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UK study finds Bio-SNG could offer 90% reduction in lifecycle CO2; lower cost of carbon abatement than electrical solutions for transport applications

Cost of carbon abated for transport applications. Click to enlarge.

Bio-SNG (Synthetic Natural Gas) delivered via the gas grid offers CO2 lifecycle savings of up to 90% compared with fossil fuel alternatives, and offer sa more cost-effective solution than electricity for carbon abatement in transport applications, according to a new feasibility study published by National Grid (UK), the North East Process Industry Cluster (NEPIC) and Centrica. The report was prepared by Progressive Energy and CNG Services.

Unlike biomethane produced by anaerobic digestion, Bio-SNG is formed by the conversion of thermally-derived syngas—i.e., via the gasification of biomass waste—into methane. Feedstocks can include more durable material such as woody biomass and wastes that are not broken down in traditional anaerobic digester plants. Although anaerobic digestion of organic material has been widely accepted as an important renewable energy technology, the production of Bio-SNG will required to move to higher levels of fossil fuel replacement, according to the report.

Bio-methane retains all the attributes of natural gas, with the crucial advantage that the fuel is renewable, offering substantial Carbon Dioxide savings. Few other renewable vectors are as fungible, with so few demand-side constraints. Biomethane can, and is being produced via the upgrading of biogas from Anaerobic Digestion. However, in order to achieve a step change in production capacity, alternative approaches such as via thermal routes (termed “Bio-SNG”) are necessary. Whilst technically feasible, this approach is less mature than anaerobic digestion.

—“Bio-SNG Feasibility Study”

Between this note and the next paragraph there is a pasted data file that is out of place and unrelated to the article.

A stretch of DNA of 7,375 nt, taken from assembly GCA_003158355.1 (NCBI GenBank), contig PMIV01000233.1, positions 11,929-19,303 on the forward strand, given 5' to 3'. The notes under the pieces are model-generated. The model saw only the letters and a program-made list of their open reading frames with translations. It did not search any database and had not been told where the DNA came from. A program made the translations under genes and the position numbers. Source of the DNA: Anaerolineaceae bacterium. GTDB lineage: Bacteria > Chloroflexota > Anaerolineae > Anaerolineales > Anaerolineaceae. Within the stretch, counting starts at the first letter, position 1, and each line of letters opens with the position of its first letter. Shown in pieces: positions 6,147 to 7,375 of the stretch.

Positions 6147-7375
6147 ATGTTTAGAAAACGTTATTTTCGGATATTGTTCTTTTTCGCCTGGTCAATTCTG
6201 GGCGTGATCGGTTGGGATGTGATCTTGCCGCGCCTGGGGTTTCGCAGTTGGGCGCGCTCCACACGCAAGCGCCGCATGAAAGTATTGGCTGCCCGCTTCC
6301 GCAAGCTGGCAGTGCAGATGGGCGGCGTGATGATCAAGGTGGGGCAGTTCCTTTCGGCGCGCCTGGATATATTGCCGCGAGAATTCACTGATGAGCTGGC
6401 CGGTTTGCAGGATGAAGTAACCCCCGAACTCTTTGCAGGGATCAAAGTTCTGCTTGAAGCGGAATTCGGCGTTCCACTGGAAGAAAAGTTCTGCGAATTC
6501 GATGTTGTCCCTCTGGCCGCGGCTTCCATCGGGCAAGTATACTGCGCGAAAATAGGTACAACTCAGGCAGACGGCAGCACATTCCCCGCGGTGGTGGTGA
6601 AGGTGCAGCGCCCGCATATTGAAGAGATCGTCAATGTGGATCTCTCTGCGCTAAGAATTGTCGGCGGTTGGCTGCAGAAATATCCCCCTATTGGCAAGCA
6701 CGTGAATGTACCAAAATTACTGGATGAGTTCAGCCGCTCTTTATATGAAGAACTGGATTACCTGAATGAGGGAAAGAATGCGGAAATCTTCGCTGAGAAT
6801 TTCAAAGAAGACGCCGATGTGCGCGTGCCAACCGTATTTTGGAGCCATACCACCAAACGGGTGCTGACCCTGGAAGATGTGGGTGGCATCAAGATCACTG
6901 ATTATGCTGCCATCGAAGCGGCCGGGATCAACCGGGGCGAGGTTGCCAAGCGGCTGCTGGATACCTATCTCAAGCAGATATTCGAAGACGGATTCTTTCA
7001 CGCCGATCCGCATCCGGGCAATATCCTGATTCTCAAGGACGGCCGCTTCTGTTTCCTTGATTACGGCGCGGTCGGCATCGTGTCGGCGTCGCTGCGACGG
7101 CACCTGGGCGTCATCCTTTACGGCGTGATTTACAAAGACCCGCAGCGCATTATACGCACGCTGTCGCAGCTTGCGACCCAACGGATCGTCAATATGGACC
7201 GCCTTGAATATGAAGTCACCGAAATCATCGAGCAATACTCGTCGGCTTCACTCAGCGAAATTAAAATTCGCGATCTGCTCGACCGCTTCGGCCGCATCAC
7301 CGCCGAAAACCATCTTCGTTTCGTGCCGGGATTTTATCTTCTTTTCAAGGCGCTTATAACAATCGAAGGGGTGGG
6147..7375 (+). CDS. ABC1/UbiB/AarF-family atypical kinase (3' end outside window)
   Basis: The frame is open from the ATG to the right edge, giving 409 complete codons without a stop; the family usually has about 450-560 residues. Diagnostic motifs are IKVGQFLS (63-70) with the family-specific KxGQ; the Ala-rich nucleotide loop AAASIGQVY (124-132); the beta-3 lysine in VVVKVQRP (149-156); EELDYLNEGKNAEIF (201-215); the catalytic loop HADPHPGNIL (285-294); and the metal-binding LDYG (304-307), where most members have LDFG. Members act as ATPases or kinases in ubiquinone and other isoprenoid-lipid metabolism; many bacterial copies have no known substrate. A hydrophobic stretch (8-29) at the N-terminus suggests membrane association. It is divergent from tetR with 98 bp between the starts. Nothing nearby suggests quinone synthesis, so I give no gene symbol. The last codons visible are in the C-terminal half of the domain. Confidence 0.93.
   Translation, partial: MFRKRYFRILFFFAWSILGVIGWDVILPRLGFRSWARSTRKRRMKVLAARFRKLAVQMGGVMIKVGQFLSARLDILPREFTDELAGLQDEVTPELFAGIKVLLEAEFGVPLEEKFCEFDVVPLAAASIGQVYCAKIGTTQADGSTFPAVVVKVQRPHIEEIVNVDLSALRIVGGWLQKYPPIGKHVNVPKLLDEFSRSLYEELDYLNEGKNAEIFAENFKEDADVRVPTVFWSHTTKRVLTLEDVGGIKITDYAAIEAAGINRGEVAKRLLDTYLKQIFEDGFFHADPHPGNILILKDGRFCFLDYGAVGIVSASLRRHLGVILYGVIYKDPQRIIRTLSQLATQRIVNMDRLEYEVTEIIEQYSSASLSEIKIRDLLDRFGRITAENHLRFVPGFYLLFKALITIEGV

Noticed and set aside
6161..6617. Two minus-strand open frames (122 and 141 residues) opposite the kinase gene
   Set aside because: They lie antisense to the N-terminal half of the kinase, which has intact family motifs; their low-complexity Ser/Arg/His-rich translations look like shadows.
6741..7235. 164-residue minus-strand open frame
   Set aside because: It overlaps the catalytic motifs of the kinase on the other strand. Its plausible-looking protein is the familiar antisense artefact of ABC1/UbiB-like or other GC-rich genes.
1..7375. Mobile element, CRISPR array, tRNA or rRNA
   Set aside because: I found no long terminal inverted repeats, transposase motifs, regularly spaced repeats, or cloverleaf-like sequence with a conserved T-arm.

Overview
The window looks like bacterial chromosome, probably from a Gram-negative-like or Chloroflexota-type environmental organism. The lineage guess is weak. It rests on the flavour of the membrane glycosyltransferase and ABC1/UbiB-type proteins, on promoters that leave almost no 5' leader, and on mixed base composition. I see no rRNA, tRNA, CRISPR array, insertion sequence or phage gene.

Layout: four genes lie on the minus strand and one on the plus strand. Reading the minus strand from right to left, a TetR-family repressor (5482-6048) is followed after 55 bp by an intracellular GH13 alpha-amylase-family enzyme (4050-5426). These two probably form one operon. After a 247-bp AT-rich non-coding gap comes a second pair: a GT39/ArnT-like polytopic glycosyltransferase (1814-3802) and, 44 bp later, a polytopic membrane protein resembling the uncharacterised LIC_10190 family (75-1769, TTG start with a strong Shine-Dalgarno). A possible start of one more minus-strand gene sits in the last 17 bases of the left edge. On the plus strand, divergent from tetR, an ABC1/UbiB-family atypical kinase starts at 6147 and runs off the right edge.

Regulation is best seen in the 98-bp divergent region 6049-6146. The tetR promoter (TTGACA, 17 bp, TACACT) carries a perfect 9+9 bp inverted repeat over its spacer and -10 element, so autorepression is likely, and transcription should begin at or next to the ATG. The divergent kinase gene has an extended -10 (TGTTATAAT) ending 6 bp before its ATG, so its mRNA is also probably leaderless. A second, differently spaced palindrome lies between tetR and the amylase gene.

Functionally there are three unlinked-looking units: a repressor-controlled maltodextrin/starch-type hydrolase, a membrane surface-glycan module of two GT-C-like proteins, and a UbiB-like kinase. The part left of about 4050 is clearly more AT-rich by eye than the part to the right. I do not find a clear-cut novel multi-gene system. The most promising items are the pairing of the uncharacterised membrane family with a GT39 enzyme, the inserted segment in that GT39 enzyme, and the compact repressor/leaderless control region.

The feasibility study appraises the opportunity afforded by Bio-SNG, building on a review of the issues associated with biomass sourcing, a detailed analysis of the technology options and applicability for injection into the UK grid, as well as a financial appraisal. It draws on benchmarking data to demonstrate the full lifecycle carbon dioxide savings and also demonstrates that the Bio-SNG route is a very cost effective route for decarbonization compared with other renewables. The report also suggests proposals for implementation pathways, specifically how a Bio-SNG demonstration could be established in the UK’s North East.

Among the conclusions of the report are:

  • Regulatory. Implementation of Bio-SNG will only take place with the appropriate tax, incentive and legislative environment. In addition to the incentives structures, the regulatory environment must be clear and appropriate, particularly with regard to: requirements for gas injection, emissions directives, and how the use of waste as a feedstock is treated.

  • Feedstocks. It is likely that the development of Bio-SNG facilities will require the developer to go upstream into the supply chain for both grown and waste derived fuels, however, specification and quality control are vital determinants of project success.

  • Process and technology. The process technology review established that, in principle, the major process operations required to produce Bio-SNG can be identified and assembled from existing technology suppliers. The essential first condition that must be satisfied, according to the report, is that feedstock specification and the process design are matched; the gasifier in particular can not be omnivorous.